State asks court if it can change birth certificate of transgender teen

  • Broward teen received court order to change name and birth certificate
  • Family of teen threatened to sue the Department of Health if it didn’t make change
  • Agency instead took the matter to court, asking for a judge to intervene

TALLAHASSEE
The Florida Department of Health has asked a judge to decide whether a state law that allows it to change the gender on a birth certificate applies in the case of a transgender teenager from Broward County who received court approval to change both his name and gender.

“This particular request presents an unprecedented issue for the department,” wrote DOH lawyer Nichole Geary in a petition filed Tuesday in the Second Judicial Circuit Court in Leon County.

The parents of the unnamed 14-year-old asked a Broward court earlier this year to allow the name and birth certificate change for their transgender son. The child’s birth certificate identifies him as female, but his parents say the youth identifies himself as male and wishes to live his life with a male name and male characteristics.

A Broward judge ordered the name change and added a handwritten note ordering the agency “to change the gender identifier for the child,” Geary said in the petition. The judge also sealed the record.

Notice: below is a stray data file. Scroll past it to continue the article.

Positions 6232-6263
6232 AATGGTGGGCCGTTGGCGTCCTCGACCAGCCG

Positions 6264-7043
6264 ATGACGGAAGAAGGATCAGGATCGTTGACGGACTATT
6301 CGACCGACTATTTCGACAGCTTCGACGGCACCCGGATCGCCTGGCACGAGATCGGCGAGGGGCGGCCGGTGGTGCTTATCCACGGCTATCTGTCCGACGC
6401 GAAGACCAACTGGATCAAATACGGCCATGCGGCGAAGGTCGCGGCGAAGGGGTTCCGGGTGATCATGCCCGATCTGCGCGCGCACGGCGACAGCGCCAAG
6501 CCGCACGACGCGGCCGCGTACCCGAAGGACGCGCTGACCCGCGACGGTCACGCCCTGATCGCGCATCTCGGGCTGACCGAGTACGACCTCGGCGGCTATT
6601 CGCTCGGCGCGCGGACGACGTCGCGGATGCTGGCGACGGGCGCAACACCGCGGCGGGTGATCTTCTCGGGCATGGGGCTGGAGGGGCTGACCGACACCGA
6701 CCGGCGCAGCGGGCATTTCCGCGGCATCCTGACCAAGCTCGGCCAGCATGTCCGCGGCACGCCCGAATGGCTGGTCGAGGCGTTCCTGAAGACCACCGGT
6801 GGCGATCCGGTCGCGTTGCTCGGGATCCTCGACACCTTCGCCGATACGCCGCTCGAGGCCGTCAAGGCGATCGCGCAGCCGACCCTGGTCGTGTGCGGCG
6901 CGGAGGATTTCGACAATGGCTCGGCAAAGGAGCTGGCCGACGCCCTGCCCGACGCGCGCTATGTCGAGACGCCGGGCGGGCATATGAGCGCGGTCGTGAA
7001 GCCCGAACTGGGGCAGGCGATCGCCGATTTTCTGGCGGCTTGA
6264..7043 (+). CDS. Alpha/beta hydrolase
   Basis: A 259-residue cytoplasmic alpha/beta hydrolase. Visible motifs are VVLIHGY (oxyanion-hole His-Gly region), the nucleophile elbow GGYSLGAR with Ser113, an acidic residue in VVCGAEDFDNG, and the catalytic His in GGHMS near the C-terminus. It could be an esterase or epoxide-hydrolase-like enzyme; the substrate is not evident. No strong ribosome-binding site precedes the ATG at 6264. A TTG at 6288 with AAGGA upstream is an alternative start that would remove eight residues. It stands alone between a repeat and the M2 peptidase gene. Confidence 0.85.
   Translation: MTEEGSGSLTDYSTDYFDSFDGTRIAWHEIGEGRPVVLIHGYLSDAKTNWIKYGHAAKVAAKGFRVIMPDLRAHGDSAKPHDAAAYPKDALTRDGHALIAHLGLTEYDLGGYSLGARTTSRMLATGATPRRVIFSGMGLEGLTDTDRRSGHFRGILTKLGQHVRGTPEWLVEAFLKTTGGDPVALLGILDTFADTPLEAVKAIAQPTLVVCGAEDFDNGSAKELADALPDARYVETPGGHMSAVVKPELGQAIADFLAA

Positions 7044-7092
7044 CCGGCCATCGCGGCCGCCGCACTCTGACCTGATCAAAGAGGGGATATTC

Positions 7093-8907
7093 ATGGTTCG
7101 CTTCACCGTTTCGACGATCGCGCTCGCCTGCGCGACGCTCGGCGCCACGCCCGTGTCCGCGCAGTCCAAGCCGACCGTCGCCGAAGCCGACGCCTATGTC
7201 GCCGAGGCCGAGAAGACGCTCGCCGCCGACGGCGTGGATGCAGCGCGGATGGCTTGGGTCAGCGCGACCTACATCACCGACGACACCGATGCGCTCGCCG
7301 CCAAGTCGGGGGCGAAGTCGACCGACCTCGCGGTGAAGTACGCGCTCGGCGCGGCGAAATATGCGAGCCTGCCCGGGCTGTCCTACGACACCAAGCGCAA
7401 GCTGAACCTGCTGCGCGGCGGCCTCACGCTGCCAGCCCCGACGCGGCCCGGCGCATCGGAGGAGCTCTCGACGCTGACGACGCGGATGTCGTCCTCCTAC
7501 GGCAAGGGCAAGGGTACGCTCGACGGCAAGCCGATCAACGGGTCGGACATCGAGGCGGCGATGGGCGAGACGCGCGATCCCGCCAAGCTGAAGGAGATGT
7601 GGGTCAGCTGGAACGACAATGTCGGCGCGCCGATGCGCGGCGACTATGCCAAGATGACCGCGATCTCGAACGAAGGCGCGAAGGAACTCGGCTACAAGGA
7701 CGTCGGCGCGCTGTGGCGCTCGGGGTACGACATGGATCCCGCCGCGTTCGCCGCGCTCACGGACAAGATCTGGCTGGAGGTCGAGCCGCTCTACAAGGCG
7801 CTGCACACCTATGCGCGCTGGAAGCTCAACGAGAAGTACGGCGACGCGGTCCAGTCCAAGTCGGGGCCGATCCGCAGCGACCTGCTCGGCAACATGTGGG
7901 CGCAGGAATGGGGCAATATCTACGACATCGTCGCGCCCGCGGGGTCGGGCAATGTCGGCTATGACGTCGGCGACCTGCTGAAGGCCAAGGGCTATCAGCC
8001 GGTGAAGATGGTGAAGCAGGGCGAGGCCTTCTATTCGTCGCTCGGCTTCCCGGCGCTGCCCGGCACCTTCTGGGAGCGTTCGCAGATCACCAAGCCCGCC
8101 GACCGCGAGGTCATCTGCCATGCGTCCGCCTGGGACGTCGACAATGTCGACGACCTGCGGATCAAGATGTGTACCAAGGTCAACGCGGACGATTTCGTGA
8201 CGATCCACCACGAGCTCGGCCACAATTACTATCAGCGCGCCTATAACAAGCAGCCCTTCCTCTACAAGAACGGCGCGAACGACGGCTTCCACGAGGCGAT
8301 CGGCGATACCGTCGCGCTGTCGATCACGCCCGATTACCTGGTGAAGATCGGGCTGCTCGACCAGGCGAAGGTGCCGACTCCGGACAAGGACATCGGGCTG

But rather than issue a new birth certificate, the Department of Health, which oversees Vital Statistics, instead now wants the court to decide whether the agency has the authority under the name-change proceeding to also revise the birth certificate.

State law allows the department to change the gender on a birth certificate if there is documentary evidence of “any misstatement, error or omission.”

The agency believes that it cannot revise the teen’s birth certificate because “there is no process in place to change the gender on a birth certificate for a minor in the state of Florida that is not a misstatement, error or omission occurring at birth,” said Mara Gambineri, DOH spokesperson.

But the child’s parents disagree. They “have threatened legal action against the department in the event it fails to comply with their request,” Geary told the court.

“The department has no record of these specific types of changes,” Geary wrote. She said DOH filed the declaratory judgment “to ensure the department is acting pursuant to its authority under Florida law.”

Geary originally filed the petition naming the child and his parents and had the record sealed, under a rule that allows the record to be sealed temporarily for 10 days.

During a court hearing Friday, Circuit Court Judge Karen Gievers ordered the agency to re-file the request using a generic name for the boy and his parents so that the record could be open to the public.

Gievers also appointed Miami lawyer Richard Milstein to serve as the child’s guardian ad litem during the proceedings and “to address the best interests of the child regarding the confidentiality issue.” John Rosenquest, attorney for the family, told Gievers that the parents “have spoken with their child” and want the case and the hearing “not shielded from the Sunshine laws or a public record.”

A hearing on the issue is expected soon.

Staff writer Carol Marbin Miller contributed to this report.